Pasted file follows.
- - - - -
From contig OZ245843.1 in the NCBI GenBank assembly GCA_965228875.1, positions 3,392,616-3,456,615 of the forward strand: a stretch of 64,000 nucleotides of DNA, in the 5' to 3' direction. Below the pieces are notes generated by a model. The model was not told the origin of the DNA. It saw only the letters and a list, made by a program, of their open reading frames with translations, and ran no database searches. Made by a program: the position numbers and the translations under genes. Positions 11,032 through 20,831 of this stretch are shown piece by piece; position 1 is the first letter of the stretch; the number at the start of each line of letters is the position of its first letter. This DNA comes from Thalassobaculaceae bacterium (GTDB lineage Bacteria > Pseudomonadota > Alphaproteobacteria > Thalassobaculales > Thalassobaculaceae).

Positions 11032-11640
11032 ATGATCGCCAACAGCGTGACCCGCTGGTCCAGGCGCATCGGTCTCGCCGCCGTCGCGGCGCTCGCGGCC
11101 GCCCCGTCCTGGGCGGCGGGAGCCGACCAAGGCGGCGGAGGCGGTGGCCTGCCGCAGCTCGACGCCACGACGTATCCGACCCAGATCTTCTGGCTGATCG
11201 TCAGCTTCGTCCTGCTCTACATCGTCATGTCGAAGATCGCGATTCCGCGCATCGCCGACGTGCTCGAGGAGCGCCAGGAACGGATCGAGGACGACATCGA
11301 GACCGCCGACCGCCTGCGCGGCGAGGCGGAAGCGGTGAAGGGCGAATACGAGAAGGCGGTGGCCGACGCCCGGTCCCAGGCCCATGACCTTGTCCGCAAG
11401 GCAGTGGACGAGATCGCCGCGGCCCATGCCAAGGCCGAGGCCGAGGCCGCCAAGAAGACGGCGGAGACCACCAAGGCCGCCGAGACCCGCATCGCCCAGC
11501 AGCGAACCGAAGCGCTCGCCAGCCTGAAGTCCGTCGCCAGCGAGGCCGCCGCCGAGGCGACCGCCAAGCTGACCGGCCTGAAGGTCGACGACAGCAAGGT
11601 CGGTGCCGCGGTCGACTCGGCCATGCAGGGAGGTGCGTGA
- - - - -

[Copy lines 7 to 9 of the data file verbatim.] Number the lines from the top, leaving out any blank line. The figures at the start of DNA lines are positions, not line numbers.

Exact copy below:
11401 GCAGTGGACGAGATCGCCGCGGCCCATGCCAAGGCCGAGGCCGAGGCCGCCAAGAAGACGGCGGAGACCACCAAGGCCGCCGAGACCCGCATCGCCCAGC
11501 AGCGAACCGAAGCGCTCGCCAGCCTGAAGTCCGTCGCCAGCGAGGCCGCCGCCGAGGCGACCGCCAAGCTGACCGGCCTGAAGGTCGACGACAGCAAGGT
11601 CGGTGCCGCGGTCGACTCGGCCATGCAGGGAGGTGCGTGA